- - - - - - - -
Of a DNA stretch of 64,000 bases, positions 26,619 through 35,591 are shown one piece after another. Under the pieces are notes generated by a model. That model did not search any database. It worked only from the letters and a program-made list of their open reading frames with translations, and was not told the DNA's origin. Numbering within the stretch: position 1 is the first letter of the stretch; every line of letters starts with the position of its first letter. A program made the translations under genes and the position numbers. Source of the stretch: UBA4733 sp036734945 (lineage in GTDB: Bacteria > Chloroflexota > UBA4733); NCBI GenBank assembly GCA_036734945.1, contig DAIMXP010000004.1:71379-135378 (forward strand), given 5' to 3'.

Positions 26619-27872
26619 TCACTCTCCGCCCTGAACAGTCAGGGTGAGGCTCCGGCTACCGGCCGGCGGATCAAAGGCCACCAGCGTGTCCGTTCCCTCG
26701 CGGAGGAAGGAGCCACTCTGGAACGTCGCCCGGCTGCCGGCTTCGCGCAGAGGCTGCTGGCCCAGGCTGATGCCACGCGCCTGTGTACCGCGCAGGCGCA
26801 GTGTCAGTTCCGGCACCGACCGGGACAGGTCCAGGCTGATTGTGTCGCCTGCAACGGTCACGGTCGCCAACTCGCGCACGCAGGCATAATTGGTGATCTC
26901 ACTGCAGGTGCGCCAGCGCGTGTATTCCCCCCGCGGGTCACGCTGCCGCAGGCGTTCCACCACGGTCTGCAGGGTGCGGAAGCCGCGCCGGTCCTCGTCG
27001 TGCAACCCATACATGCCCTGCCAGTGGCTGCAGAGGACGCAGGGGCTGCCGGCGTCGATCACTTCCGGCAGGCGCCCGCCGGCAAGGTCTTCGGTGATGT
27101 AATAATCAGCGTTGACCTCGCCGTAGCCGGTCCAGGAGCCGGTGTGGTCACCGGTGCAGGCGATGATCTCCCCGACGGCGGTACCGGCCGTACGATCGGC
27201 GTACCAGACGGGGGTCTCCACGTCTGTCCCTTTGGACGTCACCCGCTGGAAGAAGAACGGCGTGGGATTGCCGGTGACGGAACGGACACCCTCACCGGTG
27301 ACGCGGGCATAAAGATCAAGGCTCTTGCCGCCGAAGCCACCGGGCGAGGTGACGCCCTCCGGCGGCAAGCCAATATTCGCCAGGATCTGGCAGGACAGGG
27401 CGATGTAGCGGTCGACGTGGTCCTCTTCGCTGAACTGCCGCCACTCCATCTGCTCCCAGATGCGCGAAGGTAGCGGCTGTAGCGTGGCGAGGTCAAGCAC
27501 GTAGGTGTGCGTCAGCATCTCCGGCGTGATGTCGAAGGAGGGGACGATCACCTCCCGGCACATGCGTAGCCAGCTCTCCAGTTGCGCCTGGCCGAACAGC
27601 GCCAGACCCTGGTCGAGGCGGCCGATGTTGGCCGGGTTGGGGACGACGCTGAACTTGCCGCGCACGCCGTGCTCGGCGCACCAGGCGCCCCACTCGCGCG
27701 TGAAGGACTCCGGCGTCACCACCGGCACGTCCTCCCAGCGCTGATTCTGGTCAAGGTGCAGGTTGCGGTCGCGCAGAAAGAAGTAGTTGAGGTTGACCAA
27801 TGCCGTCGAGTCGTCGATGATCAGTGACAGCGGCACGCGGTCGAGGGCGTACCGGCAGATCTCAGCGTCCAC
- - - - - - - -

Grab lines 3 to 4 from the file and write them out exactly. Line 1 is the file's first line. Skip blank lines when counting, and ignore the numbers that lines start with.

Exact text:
26619 TCACTCTCCGCCCTGAACAGTCAGGGTGAGGCTCCGGCTACCGGCCGGCGGATCAAAGGCCACCAGCGTGTCCGTTCCCTCG
26701 CGGAGGAAGGAGCCACTCTGGAACGTCGCCCGGCTGCCGGCTTCGCGCAGAGGCTGCTGGCCCAGGCTGATGCCACGCGCCTGTGTACCGCGCAGGCGCA